With consumers now used to endless, sophisticated food and drink options at home, the bog-standard office coffee machine isn’t going to fly any more. Is it time offices incentivised workers to return with more sophisticated and differentiated food and beverage options, that meet changing lifestyles?
While some learned a new language, or organised their books into alphabetical order during 2020/1’s arduous lockdowns, others took to the kitchen. Learning new skills, trying new recipes, and educating oneself about different wine varietals, or ways to produce the perfect sushi roll became a form of entertainment in its own right.
According to insurer Aviva, one in 10 now regret their lockdown purchases, with out-of-the norm spending having occurred most on a plethora of kitchen gadgets, including kitchen appliances such as bread makers, garden furniture, and pizza ovens.
And according to Mintel, some of the biggest food and drink trends to have occurred as a result of lockdown focus on a desire from consumers to replicate foodservice experiences at home. Trends also centred on their intricate recipe or methodology, and included Dalgona coffee, or ‘Gardenscape Focaccia’. Google it. People had time on their hands.
There was also a marked shift towards healthier eating, whereby consumers sought out functional ingredients that offered both mental and physical benefits. Daily smoothie making, for example became part of the routine for many, with fruit and vegetables selected alongside other functional ingredients that claim to boost mood and immunity, among other things.
In short, consumers are now used to having infinite variety at home, replicating sophisticated food and drink options, and have settled into health-boosting routines that, quite frankly, many don’t want to give up. Office catering of old then, just isn’t going to do it.
So what to do, for offices desperate to get their workers back through the door? The drinks options many office buildings/ employers provide staff with is indisputably dated. Simple coffee filters, instant coffee, or coffee vending machines churning out cups of mud, for example, are no longer going to cut it. People’s expectations are now far greater, and their choice of what they consume, much more considered.
From environmental to social causes, consumers are also now more conscious of the impact of their spending and consumption habits, selecting brands that reflect their values. Numerous surveys abound showing that as a result of the pandemic, many are now choosing to shop local to support businesses and economies close to home. Over half of consumers globally (53%) believe it is more important to shop with local businesses now than it was before the pandemic, according to SME banking partner, Pollinate. Can workers take this behaviour with them back to the office too?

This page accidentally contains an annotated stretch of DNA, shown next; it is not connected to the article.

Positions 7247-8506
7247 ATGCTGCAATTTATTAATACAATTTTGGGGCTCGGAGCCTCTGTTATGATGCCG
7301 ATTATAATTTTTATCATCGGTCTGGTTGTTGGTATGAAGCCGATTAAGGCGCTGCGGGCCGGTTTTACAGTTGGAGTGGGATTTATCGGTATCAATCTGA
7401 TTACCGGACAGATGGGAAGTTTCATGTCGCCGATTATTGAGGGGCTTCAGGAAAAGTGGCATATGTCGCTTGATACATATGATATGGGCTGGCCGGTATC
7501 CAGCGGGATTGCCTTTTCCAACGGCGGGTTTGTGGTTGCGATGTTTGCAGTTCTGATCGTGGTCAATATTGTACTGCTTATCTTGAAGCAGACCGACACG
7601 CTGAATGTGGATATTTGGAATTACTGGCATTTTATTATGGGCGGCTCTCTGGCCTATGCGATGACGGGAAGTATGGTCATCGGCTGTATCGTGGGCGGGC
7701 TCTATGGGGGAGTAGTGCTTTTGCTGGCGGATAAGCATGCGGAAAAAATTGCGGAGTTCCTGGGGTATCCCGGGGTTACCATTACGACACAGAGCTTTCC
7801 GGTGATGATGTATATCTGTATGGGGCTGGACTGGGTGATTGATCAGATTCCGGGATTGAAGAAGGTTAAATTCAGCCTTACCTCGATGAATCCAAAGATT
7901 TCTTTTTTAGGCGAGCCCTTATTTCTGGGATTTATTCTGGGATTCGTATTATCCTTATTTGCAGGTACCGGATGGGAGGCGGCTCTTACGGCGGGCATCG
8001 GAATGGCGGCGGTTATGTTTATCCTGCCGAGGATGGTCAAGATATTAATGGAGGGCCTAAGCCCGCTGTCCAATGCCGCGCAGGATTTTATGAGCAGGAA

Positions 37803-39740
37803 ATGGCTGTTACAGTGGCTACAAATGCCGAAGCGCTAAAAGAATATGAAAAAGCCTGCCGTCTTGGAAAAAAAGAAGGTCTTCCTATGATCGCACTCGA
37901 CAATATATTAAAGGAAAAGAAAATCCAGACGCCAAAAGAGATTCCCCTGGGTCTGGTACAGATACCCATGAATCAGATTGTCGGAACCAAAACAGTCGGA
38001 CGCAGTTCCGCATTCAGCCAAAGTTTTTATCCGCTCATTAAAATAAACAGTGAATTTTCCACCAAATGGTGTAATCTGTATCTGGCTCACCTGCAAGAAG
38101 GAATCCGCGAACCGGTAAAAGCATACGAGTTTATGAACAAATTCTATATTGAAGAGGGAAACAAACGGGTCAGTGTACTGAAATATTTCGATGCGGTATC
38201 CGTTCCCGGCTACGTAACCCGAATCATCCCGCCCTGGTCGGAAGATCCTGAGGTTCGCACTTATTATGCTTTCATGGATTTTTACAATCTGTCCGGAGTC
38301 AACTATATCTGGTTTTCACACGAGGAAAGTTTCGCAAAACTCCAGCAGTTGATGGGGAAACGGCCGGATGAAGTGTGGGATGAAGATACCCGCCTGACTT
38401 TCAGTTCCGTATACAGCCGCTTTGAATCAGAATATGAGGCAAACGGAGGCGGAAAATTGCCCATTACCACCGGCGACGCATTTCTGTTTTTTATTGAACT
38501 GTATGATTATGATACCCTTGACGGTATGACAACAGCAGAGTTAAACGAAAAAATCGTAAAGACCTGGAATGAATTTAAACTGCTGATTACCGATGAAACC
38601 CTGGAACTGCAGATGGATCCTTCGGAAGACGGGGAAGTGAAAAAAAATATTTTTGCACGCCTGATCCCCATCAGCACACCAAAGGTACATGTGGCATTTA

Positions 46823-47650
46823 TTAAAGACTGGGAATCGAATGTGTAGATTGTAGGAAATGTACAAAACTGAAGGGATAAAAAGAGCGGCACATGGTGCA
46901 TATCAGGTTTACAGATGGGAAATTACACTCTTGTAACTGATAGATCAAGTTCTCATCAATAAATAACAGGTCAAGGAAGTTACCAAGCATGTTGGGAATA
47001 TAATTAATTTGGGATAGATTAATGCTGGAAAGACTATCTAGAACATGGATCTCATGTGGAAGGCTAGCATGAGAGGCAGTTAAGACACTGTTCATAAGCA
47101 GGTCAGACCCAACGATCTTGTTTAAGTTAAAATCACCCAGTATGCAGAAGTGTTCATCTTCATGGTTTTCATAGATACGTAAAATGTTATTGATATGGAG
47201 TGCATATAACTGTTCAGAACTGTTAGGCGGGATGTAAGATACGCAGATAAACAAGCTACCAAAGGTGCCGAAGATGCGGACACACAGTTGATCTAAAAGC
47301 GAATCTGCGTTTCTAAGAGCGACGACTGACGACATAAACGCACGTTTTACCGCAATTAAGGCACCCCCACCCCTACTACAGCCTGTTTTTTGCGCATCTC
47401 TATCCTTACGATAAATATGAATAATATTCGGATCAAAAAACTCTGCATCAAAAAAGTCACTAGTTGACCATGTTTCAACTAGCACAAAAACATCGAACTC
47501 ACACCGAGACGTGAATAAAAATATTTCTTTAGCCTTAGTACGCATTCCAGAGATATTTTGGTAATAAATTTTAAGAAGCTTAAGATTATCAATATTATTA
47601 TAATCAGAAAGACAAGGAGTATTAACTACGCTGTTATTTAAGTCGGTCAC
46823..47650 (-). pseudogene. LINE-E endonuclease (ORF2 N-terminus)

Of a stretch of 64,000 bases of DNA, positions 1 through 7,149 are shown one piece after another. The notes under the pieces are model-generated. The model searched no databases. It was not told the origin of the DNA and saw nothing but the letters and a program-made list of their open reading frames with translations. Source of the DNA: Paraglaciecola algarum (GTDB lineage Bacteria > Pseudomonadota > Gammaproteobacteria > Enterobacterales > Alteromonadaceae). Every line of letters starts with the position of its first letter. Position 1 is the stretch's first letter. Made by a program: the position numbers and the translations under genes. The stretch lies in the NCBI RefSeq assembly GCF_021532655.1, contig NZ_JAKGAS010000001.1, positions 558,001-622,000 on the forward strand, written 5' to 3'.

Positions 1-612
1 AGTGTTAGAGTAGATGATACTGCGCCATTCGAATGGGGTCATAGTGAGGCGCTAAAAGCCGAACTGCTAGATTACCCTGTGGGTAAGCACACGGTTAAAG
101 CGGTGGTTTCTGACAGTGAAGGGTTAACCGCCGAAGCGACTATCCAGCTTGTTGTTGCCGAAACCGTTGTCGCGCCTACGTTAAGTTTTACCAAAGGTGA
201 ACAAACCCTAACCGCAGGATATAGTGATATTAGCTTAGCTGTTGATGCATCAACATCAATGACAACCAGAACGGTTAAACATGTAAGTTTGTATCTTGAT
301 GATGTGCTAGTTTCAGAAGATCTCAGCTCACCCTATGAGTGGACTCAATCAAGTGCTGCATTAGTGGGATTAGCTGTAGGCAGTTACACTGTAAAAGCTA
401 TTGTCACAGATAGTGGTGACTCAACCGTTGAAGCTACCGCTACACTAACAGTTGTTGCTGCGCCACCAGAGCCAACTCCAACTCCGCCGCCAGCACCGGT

A golden carrot
From free breakfasts, to well stocked drinks carts, many large employers have already begun to provide their staff with ever more sophisticated office services to lure them back through their doors.
Key to the start of the workday for many is good coffee. KPMG is targeting both post-lockdown trends – for better, more sophisticated options, that also support local or social causes – with its push to bring workers back. It is working alongside UK coffee roaster and supplier, Ernie.
Based in Elephant and Castle, it sources speciality coffee, including microlot, direct from farmers or established trading companies that ensure fair practice and high quality beans. Roasted to requirements, the coffee is strictly only available withing the M25 to ensure it never travels too far. The company delivers – emission free – using its repurposed 1960’s milk float, alongside a fleet of cargo bikes. And the company is working towards becoming carbon neutral, recycling coffee packing to create its delivery boxes, and planting trees in the UK for every delivery made.
By working alongside demonstrably local, ethical businesses, that deliver a product way beyond the standard chain coffee shops can offer, companies such as KPMG are tapping into causes workers have come to increasingly care about, as well as offering something high quality.
The accounting giant is not the only one hoping to attract staff back with a feel-good perk. In the UK Goldman Sachs, is providing free breakfast and lunch, and again is working with small, local producers it is calling out by name. It is currently offering free ice-cream from Hackney Gelato. The independent and award-winning start-up produces carefully crafted, slow churned gelato and sorbetto. Law firm Slaughter and May is giving staff breakfast credits to buy high quality coffee and food. And in the US, Bank of America, Credit Suisse and Cowen, are subsidizing or providing meals to employees.
What’s clear is that employers are going to have to make heading to the office an ‘experience’, far enhanced from what was on offer pre-pandemic, if they are to draw workers away from the working from home lifestyles they have created for themselves. Offering artisan food and drink that supports local businesses is one step employers can take to help match behaviours developed during home working. Decent coffee may just be a good starting point.
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